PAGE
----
Since the 1950s, plastics have become a major industry – one that affects all aspects of our lives – providing improved packaging, creating new textiles, and permitting the production of new products and cutting-edge technologies. Due in part to its unique capability to be manufactured to meet very specific, functional needs, plastic is the most used material in the world. Its versatility allows it and its composites to be used in everything from car parts to doll parts; from drink bottles to the refrigerators they are stored in.
Increased demand has resulted in the need for more demanding acceptance criteria with respect to the mechanical and chemical properties of plastic materials. Due to some of the new structural uses of these materials, it is essential to know how they will behave when subjected to dynamic conditions – i.e., impacts. Dynamic failures of materials are different than those found when testing at slower, steadier speeds. This is especially true of plastics where many variables can affect the material. The way the polymers are used to make a specific material form/lie in the material; whether resins used are filled or unfilled; color additives; and forming processes all affect the strength and durability of not only the end material but the end product as well. Testing per ASTM D3763 allows both the material engineer and the design engineer to test materials for desired properties such as strength, ductility, toughness, and energy absorption.
For this test, we used a CEAST 9350 with optional High Energy system, instrumented with a 15.6 kN tup, a ½-inch hemispherical tup insert, DAS 16000 and Visual Impact software, along with a pneumatic clamping fixture designed in accordance to ASTM D3763. Impact velocity was set at 4.4 m/s. Time range for data acquisition was set to 30 milliseconds. ASTM D3763 states that the specimen shall be centered and clamped between the two plates of the support fixture in such a way as to provide uniform clamping pressure to prevent slippage during testing. The available energy used for the test should be such that the velocity slowdown is no more than 20% from the beginning of the test to the point of peak (maximum) load. It has been noted that when the available impact energy is at least three times more than the energy at peak load, the velocity slowdown is less than 20%.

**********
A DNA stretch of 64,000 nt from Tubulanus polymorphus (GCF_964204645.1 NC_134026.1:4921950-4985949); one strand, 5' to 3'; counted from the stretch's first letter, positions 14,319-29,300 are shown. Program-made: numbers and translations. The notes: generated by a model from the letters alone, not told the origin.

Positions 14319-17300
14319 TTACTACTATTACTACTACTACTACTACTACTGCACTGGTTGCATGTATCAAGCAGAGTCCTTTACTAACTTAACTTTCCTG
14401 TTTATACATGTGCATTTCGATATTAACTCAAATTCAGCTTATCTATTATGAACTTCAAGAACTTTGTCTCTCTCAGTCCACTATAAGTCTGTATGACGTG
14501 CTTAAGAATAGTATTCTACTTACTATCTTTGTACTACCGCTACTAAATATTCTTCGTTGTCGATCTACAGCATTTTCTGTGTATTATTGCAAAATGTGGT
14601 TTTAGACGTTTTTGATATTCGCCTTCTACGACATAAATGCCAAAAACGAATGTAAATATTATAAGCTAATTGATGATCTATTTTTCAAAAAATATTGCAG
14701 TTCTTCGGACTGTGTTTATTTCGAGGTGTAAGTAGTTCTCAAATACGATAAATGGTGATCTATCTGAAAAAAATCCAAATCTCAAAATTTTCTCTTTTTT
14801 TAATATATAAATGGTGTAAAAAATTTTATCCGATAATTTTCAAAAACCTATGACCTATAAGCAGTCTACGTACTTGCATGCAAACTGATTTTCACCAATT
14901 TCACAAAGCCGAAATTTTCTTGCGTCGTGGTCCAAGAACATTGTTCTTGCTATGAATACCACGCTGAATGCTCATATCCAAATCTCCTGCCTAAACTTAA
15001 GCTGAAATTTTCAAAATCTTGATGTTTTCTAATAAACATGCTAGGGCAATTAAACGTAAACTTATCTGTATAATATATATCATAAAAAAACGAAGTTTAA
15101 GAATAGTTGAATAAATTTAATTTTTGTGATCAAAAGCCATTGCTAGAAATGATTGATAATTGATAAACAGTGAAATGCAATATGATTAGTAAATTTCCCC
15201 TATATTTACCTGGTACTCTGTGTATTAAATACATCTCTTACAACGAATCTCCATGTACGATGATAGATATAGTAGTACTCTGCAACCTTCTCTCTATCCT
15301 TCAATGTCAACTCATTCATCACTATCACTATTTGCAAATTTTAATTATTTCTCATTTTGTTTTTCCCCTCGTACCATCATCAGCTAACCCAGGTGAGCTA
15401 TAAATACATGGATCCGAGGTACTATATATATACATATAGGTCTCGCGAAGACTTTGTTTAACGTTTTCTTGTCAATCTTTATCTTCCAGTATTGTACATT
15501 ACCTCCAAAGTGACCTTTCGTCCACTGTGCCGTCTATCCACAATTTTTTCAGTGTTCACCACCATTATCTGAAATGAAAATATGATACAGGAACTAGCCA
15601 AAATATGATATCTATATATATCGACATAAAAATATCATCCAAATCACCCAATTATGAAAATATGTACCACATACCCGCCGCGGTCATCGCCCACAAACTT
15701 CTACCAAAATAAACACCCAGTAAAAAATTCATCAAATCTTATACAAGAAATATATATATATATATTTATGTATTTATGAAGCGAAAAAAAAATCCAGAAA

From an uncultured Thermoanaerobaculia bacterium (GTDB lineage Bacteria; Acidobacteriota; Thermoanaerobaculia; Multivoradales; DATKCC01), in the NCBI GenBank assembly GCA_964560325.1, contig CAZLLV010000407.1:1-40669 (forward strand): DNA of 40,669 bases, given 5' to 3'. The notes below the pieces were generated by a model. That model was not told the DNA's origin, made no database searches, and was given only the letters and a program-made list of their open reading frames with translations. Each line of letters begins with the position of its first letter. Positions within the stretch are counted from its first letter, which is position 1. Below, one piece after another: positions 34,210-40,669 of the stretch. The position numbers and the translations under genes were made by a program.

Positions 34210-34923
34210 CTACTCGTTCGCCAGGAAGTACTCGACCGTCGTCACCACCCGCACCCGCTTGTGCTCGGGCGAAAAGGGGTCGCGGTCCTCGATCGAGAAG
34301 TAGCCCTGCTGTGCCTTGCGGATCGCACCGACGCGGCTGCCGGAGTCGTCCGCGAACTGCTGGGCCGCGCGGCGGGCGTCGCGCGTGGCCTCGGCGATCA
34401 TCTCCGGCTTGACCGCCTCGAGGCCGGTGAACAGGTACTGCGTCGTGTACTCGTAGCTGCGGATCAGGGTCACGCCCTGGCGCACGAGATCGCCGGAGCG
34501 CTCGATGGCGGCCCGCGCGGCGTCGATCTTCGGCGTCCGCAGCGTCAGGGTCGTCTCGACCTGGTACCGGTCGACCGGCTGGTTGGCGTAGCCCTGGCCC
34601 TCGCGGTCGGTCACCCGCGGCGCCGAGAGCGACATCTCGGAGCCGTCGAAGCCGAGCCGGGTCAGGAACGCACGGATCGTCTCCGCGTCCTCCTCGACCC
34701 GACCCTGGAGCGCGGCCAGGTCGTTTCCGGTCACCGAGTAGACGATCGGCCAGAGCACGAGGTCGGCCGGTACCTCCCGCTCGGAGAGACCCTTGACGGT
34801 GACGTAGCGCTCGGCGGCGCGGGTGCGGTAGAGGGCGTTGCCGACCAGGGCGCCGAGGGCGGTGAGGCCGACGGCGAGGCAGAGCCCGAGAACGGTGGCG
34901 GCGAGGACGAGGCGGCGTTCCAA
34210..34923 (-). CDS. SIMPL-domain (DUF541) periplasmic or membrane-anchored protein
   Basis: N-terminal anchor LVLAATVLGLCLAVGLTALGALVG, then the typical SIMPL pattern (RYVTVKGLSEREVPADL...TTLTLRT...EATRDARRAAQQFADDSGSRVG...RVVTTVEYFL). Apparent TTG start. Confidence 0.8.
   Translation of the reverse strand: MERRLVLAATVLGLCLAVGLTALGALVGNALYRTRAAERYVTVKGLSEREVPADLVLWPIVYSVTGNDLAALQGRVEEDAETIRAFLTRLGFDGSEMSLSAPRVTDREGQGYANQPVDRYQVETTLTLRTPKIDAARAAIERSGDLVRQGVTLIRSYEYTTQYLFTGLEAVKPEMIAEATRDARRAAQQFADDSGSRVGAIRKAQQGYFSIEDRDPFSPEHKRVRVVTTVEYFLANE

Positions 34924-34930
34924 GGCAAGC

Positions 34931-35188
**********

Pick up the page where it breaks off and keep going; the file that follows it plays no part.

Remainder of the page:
These tests should be conducted under the standard laboratory atmosphere of 23(± 2) degrees Celsius, and 50% relative humidity. By changing the conditioning and testing temperature and testing in a controlled manner at any given impact velocity, the temperature at which the material transitions from a ductile to brittle failure mode can be established for most plastics.
This test configuration is well suited for determining the performance characteristics of plastic materials under impact conditions. Both plastic suppliers and their customers may use test results to verify product performance. Environmental chamber use allows both parties to get an understanding of how the material may perform in colder or warmer applications.